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How to become a registered psychologist

Accreditation of our psychology course offerings
At the University of Sydney there are a number of paths to becoming a registered psychologist in Australia.

The pathway to become a registered Psychologist is outlined by the Australian Psychology Accreditation Council (APAC). These steps which can be taken at the University of Sydney include the completion of: 

1. Undergraduate psychology sequence

At the University of Sydney an APAC accredited undergraduate psychology sequence can be taken though these pathways:

·      Bachelor of Psychology Honours (fourth year psychology is embedded).

·      The Psychology Program within an APAC accredited degree for example Bachelor of Psychology, Bachelor of Science or Arts. You can check for APAC accredited degrees here). The Psychology Program consists of ten 6 credit point units requires the completion of 12 credits points of first year units, 24 credit points of 2nd year units and 24 credit points of 3rd year units which make up the Program.

·       Students who have already completed a Bachelor degree from any discipline may complete the 1.5 year (full time) Graduate Diploma of Psychology.

2. Fourth year of Psychology

The Honours program can be taken as part of the Bachelor of Psychology (embedded within the degree) or appended to another undergraduate degree (see above). Admission into Honours is based on the average mark from 2nd and 3rd year PSYC units and has the requirement that the student has completed the Psychology Program.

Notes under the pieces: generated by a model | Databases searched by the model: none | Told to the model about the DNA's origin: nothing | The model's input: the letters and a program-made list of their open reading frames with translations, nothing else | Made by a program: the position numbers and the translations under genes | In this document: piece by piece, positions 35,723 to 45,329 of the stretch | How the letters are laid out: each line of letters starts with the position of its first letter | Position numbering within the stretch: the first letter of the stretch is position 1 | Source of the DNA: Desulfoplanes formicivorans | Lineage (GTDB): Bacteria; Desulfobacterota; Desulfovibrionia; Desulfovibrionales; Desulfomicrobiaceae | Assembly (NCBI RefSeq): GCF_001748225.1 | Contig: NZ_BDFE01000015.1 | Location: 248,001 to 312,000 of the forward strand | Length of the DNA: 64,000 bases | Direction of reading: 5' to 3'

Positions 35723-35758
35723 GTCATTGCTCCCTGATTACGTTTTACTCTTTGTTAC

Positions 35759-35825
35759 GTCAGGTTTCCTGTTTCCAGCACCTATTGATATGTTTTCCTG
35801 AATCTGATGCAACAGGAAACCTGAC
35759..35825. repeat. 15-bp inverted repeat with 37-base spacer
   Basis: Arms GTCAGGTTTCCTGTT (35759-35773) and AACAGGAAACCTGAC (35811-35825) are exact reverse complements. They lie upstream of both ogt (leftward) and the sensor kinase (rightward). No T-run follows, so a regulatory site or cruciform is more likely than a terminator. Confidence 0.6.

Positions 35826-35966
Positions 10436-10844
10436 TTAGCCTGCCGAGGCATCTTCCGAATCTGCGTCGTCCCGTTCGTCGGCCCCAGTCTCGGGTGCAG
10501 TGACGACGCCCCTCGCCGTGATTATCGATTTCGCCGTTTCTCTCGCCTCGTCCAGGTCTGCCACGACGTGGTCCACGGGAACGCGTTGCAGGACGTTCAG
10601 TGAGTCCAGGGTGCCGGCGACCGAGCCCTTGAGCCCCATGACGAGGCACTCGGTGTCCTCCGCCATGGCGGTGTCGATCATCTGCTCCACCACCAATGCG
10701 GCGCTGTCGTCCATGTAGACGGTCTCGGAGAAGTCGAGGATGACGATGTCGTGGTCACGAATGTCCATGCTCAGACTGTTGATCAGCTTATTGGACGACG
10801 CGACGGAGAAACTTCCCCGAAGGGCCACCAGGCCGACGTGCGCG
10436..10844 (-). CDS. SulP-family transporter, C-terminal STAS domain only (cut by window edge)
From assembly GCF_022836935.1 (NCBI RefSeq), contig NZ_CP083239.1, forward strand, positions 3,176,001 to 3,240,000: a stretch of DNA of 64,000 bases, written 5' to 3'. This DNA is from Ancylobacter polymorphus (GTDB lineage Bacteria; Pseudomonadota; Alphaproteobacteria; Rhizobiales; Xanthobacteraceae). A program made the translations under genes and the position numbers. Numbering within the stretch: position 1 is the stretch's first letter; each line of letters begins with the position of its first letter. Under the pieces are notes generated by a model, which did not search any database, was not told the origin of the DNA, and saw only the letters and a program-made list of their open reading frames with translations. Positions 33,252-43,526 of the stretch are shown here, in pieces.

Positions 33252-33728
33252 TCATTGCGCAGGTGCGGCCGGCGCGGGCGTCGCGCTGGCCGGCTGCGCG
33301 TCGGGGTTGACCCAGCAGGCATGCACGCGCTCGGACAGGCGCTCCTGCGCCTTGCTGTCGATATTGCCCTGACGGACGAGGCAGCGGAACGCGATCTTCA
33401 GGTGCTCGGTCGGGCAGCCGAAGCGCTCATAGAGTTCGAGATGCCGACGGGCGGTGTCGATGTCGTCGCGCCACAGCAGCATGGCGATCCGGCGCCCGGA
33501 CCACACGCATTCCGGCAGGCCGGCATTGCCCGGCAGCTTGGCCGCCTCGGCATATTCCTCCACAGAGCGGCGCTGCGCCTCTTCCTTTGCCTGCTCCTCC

3. Fifth and sixth (plus) years of psychology

The required fifth and sixth years of psychology can be taken at the University of Sydney within our Master of Clinical Psychology. Students can apply for registration as a psychologist after successfully completing the Master of Clinical Psychology. In order to be endorsed in a specific area of practice (eg Clinical Psychology), students need to complete two year registrar program after graduation.

Professional recognition of qualifications

Professional recognition of a psychology graduate’s training is recognised by the following organisations:

  • Psychology Board of Australia, the Board which determines who may practise Psychology in Australia.
  • Australian Clinical Psychology Association, a professional body representing Clinical Psychologists in Australia who have completed post-graduate qualifications leading to endorsement in clinical psychology. Membership of ACPA is not required to practise as a psychologist in Australia.
  • Australian Psychological Society (APS),  a professional body representing Psychologists in Australia with a fifth and sixth year of graduate study. Membership of the APS is not required to practise as a psychologist in Australia.

All forms of recognition require the successful completion of a sequence of study in psychology that has been accredited by the Australian Psychology Accreditation Council (APAC).